OLDETOWNEEQUINE - photo 2 OLDETOWNEEQUINE - photo 1 Today I went to do a routine yearly oral exam and dentistry on a horse.  The gelding is in his teens and his teeth are in good shape for his age, no wave mouth formation, steps, excess transverse ridges or impacted feed pockets.  He did however have very inflamed gingiva, especially above his 102 incisor.  The other upper incisors were also effected but not the lower ones.  He had a small ulcer most likely from a grass awn on his lower lip.  The gingiva has receded from the tooth and left the softer cementum exposed.


Horse with Chronic Hoof Abscess

Two years ago I had an interesting case.  A horse named Riley was chronically lame in his left front foot due to abscesses, a painful condition where pressure builds up the sensitive part of the horse's foot due to pus.  The condition usually resolves on its own in a few days by finding the pathway of least resistance, either out through the coronary band at the top of the hoof or on the bottom of the foot along the "white-line.". The white line is the intersection between the sensitive and insensitive tissues of the foot.  

Riley would abscess every month or so and be in excruciating pain.  He didn't want to put any weight on his limb, and at approximately 1500 pounds this put a lot of stress on his other front limb.  This went on for a year or so.  The farm changed vets and I inherited Riley.  He was not a good patient and was a bit of a big bully.  The farrier didn't like him because he wouldn't keep his feet up to be trimmed.  He was in and out of pain and it led to some unhelpful behaviors.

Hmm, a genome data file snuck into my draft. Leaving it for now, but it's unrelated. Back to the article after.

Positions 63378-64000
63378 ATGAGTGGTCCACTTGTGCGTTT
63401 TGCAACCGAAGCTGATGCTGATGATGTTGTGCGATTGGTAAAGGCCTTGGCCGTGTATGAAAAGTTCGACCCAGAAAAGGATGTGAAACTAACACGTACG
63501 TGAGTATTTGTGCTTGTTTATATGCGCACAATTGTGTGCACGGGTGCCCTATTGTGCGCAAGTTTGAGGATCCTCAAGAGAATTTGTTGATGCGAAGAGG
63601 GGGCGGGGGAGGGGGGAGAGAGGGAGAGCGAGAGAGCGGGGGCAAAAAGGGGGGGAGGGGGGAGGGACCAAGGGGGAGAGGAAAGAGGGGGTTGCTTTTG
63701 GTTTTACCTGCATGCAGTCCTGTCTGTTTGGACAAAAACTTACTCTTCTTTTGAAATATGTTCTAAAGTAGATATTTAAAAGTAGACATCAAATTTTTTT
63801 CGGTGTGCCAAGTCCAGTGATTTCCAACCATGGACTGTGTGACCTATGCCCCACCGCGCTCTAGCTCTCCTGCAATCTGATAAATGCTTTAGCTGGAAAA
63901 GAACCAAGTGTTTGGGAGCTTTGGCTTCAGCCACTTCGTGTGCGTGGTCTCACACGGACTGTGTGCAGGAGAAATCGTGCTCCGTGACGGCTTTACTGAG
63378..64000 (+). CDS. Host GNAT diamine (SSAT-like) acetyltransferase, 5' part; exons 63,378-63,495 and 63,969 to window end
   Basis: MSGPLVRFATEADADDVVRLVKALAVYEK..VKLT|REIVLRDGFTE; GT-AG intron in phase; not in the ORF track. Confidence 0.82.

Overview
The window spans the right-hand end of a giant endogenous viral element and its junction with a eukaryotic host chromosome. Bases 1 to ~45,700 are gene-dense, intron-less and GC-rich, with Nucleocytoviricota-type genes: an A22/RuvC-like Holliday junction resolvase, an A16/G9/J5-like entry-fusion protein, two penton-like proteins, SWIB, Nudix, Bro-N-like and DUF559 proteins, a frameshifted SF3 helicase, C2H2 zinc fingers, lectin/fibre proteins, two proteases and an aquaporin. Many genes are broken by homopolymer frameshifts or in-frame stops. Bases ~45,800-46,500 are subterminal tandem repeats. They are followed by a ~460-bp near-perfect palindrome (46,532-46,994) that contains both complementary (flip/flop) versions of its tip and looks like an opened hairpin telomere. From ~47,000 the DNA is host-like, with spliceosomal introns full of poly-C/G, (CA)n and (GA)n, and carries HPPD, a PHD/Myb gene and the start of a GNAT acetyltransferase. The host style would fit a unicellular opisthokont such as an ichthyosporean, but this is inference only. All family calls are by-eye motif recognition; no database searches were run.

I recommended radiographs (x-rays) of his foot and we found some inconsistencies between the bone and bottom of his sole.  Using the skilled farrier to pare out the abscess tract we came to realize that 80% of his sole was undermined by another sole underneath it.  There were two soles separated by a layer of pus.  The farrier carefully respected the sole revealing a moderately hard sole that had toughened enough to stand some pressure.  We put a hospital plate on to give him support and protection.


At the thirty day recheck the new sole was hard enough to take the hospital plate off.  Riley hasn't abscessed in two years!!



horse with large hook on cheek tooth

I went out this afternoon to see two middle aged horses, both new to my practice.  Neither had seen a vet in about two years and that was the last time they had an oral exam or dental work.  They had consistent, good care otherwise. The first horse I sedated for a complete oral exam with speculum and found an enormous 206 hook.  The hook was only present on one side which is somewhat unusual.  The rest of the mouth was not unusually bad for a middle aged horse, minimal periodontal disease, small wave formation and sharp points.   The tooth opposing the 206 hook needed some work, the larger tooth had caused uneven wear to the tooth below it.

I guess what made this case interesting to me was the large size of the 206 tooth that was just on one side of the mouth and the fact that I could reduce it with my hand floats.   It did take a lot of work!  I only wish I had taken before and after pictures.  But, it was the last appointment of the day and I needed to pick up my son at day care.


I know I have made this horse more comfortable and it will be able to use its teeth further into old age.  It is very satisfying.